Re: Scripting in Gnome

From: jamie <jamiemcc blueyonder co uk>

> Suppose we have a script engine as a bonobo component which is used by
> Gnumeric to enable users to write macros. SUppose johnny writes his
> macros in Gnumeric using python and chris writes his macros in Ruby.
> What happens when chris sends his gnumeric spreadsheet file with
> embedded Ruby macros to johnny, who does not have a Ruby interpreter
> installed? 
> Of course he cant execute those macros if he does not have the Ruby
> interpreter installed. This problem is therefore magnified many times if
> you consider what happens with a generic script interface - you would
> need every possible interpreter installed on your system to guarantee
> you could execute any macro.   
> Enter my proposed integrated generic script interface and that problem
> goes away. There would be no dependancy on any other libs or
> interpreters. 

This is where I get confused in your description.  Let's take it a bit

Chris sends his gnumeric spreadsheet with embedded Ruby macros to Johnny.
But your scripting engine is in place.   Johnny doesn't have Ruby installed.
What does happen?

Or, are you saying that Chris writes his spreadsheet, not with Ruby macros,
but with new language X, which will be in the spreadsheet?  In other
words, everyone learns a new language.  This option is not so different
than embedding one of the existing languages.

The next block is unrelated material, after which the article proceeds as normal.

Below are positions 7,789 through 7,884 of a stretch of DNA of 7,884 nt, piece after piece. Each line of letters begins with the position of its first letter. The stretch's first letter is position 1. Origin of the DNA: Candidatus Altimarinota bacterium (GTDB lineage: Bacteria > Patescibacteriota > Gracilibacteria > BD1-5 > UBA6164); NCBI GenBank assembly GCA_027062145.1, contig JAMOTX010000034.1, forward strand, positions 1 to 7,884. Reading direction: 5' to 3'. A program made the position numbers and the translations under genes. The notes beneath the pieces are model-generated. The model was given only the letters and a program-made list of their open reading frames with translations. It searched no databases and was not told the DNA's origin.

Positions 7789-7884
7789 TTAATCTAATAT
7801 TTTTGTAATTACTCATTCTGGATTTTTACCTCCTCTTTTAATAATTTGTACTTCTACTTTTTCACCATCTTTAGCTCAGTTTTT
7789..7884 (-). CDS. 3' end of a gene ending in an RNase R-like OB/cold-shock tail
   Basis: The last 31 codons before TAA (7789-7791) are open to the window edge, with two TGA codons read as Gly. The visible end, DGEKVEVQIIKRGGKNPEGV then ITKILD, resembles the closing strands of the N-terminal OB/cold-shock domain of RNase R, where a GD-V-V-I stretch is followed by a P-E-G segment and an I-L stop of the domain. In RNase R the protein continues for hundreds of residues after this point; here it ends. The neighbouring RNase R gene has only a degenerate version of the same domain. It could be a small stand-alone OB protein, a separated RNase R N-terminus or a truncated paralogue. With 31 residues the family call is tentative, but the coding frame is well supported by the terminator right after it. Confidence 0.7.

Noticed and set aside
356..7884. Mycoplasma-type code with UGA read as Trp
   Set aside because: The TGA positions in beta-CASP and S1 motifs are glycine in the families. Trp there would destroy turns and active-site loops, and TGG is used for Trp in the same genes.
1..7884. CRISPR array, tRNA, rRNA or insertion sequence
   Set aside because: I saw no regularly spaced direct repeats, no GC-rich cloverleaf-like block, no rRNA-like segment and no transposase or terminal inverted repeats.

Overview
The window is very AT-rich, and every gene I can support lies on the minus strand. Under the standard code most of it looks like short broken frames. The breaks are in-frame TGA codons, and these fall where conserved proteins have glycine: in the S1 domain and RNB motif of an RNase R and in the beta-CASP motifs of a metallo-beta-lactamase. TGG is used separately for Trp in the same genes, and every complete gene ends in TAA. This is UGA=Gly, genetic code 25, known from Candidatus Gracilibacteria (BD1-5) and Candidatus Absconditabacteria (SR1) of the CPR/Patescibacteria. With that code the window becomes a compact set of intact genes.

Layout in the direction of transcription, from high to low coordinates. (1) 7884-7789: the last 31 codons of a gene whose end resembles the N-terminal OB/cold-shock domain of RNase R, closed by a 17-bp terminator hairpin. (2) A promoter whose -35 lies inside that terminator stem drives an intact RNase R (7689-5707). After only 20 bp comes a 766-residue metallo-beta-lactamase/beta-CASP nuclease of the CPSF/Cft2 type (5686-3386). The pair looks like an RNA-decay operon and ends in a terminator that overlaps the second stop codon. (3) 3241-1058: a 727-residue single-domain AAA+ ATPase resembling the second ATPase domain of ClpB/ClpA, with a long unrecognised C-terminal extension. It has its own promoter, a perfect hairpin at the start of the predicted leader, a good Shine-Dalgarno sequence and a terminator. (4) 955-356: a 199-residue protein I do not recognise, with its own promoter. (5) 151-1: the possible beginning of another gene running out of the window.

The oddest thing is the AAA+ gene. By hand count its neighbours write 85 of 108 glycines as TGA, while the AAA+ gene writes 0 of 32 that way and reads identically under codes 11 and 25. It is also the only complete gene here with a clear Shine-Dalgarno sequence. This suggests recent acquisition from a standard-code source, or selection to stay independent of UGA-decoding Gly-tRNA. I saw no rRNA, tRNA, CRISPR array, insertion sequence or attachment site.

Note that, at least when one embeds Tcl, one doesn't worry about the user
having Tcl installed.  There are at least four options:

	1. The shared library libtcl is a part of the application
		distribution itself, so it gets installed 
	2. The static library libtcl is linked into the application
	3. A dependency between the app and the Tcl package is defined,
		 so that it gets installed as well
	4. A starpack (see ) is
		used so that everything that is needed is distributed.

Or are you saying that your new engine can, via these xml files, be
told how to interpret any language?  That sounds like the Guile project,
except they use Scheme to define the look and action of the languages.
Tcl - The glue of a new generation.  <URL: >
Larry W. Virden <mailto:lvirden cas org> <URL:>
Even if explicitly stated to the contrary, nothing in this posting should 
be construed as representing my employer's opinions.

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